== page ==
United Nations Security Council ignores ethnic cleansing in Sudan’s Darfur region

The ongoing conflict in Sudan’s Darfur region has increasingly taken the form of ethnic cleansing, with numerous reports of the direct targeting of civilian populations.

The United Nations Commission on Human Rights (UNCHR) and Human Rights Watch (HRW) have just released reports revealing the extent of the atrocities. HRW believes that there can be “no doubt about the Sudanese government’s culpability in crimes against humanity in Darfur.”

The UNCHR’s response is more circumspect. Whilst condemning the local Arab militias and cataloguing the Sudan’ military’s involvement, it stops short of condemning Khartoum outright and avoids references to ethnic cleansing. As well as referring to the Sudan government’s involvement, the UNCHR also criticises the rebels for human rights violations, accusing them of recruiting child soldiers.

However, reporting back to the UN Security Council meeting last weekend, Acting High Commissioner for UNCHR Bertrand Ramcharan personally attacked the Khartoum authorities. He spoke of “repeated crimes against humanity” and a “scorched earth policy”. Ramcharan also raised the possibility that war crimes may have been committed.

Despite the warning from Ramcharan and other UN investigators, the Security Council merely stated that it would continue to “monitor” the situation. In an article entitled, “Big powers wary over Sudan crisis”, the BBC reports that the UN will take no immediate action in Darfur.

Whilst the Security Council discussion has not been made public it is clear that Washington’s policy of working through the Sudan government was accepted. The German government had previously proposed deploying a European Union-backed military force in Sudan, and Kofi Annan suggested that a UN force might be needed. However, in the week before the Security Council meeting, US Secretary of State Colin Powell made clear to German Foreign Minister Joschka Fischer that the US wanted only increased pressure on Khartoum rather than military intervention.

The US and European powers are allowing the Sudan government to maintain an operation that is resulting in the deaths of tens and possibly hundreds of thousands of civilians because their overriding concern is a desire to exploit Sudan’s enormous oil wealth. For this reason they don’t want to cut across ongoing peace negotiations between the government and the Sudan People’s Liberation Army (SPLA) in the south. As Georgette Gagnon from Human Rights Watch explained, “Most of the international community has been very concerned with ensuring the north-south talks don’t fall apart,” and consequently “they have been tiptoeing around this Darfur problem to some extent.”

Talks between the government and the John Garang’s SPLA in the south have occurred largely because of pressure from US and European governments and their corporate backers. The 20-year-old civil war and US sanctions on Sudan have cut across oil production and the US is demanding that Khartoum reach an agreement with the SPLA as soon as possible.

Government stirs up conflict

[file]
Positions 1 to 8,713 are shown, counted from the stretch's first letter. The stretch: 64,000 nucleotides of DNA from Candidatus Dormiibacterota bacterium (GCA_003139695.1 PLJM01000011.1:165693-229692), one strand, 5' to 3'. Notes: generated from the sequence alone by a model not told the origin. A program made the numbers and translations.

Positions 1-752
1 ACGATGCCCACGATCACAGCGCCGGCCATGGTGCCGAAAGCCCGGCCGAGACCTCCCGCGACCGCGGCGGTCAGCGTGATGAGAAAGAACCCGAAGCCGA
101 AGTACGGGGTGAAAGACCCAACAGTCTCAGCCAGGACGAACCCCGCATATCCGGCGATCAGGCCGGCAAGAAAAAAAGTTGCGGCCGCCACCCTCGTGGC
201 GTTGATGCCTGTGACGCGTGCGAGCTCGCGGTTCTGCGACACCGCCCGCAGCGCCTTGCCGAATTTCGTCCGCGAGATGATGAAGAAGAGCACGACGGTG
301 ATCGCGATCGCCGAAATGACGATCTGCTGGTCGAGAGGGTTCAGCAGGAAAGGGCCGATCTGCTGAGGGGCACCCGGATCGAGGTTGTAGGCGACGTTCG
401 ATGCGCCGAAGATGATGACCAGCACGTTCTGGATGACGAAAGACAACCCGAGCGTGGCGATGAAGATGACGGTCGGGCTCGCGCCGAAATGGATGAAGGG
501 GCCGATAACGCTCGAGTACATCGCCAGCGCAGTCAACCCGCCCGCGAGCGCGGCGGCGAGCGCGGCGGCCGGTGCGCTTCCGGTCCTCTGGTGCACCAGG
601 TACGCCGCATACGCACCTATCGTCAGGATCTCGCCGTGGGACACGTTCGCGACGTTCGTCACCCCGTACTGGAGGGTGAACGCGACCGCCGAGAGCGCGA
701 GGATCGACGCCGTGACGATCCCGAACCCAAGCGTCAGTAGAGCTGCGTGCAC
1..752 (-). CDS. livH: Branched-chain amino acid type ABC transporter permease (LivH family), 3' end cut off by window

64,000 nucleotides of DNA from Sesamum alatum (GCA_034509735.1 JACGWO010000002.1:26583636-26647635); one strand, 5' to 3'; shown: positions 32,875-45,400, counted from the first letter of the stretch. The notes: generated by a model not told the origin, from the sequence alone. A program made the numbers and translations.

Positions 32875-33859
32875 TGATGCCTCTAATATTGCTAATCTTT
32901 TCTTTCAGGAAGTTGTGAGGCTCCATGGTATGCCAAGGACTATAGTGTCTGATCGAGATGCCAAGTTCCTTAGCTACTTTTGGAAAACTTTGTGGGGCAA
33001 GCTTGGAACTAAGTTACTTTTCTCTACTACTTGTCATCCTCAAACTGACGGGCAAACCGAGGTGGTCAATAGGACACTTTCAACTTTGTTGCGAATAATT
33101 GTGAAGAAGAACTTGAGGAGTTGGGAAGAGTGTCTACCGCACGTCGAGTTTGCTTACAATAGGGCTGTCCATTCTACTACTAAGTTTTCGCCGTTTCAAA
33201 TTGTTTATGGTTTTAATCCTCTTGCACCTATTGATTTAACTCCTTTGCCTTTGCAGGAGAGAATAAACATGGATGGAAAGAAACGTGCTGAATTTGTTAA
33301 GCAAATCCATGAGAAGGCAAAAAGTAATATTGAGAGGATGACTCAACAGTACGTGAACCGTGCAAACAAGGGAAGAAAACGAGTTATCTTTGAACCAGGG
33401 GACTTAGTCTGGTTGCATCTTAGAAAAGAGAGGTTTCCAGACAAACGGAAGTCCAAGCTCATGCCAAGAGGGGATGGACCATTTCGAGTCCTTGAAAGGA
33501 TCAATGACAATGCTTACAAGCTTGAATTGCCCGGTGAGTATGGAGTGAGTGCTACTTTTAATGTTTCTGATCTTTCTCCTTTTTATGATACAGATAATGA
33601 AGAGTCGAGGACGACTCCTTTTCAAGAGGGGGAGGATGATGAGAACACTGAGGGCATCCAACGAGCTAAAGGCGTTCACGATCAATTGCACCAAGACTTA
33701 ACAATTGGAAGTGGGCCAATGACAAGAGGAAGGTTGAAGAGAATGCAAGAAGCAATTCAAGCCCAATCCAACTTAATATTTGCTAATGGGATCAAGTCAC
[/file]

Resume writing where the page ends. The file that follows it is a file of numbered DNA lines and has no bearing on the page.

There have historically been clashes in the region between black African peasant farmers and Arab herders over scarce resources, notably water and pastureland. Earlier famines and the encroaching Sahara have exacerbated the situation. However, the current conflict goes far beyond this, with the government using old disputes to push its own agenda.

Khartoum is backing an Arab militia known as Janjaweed (or Fursan or Peshmerga) for the purpose of terrorising the local settled black African population. It has also encouraged the region’s nomadic Arab tribes—the Baggara—to do the same.

Africa Analysis reports that at a recent meeting of the Baggara it was resolved to “empty the province” of its majority African population, and even to erase the name of Darfur, literally “home of the Fur”—the largest African group comprising approximately four million of the region’s six million people.

A delegation was also selected to tour the region’s Arab tribal administration centres to drum up support for ethnic cleansing. Many Baggara tribes have become involved in driving the Africans from the land. In many cases Africans and Arabs were previously friends and neighbours united by faith and mutual poverty.

The Janjaweed is not a formal structure, but is said to number a few thousand men who roam the region in bands. They have been working closely with the Sudanese military, sometimes in the same command structures, and though their modus operandi varies slightly it follows the same basic pattern.

The Janjaweed, armed with automatic weapons, ride in to the peasant villages on horseback. They burn the huts and round up the young men who are often executed. Parents are sometimes forced to watch whilst their daughters, some as young as six, are gang raped. Many are subsequently branded or executed along with their parents. Bodies are often dumped into village wells in order to poison the water.

Mosques are often torched, with Korans desecrated and religious leaders killed. All livestock, food and possessions are taken and the village left uninhabitable.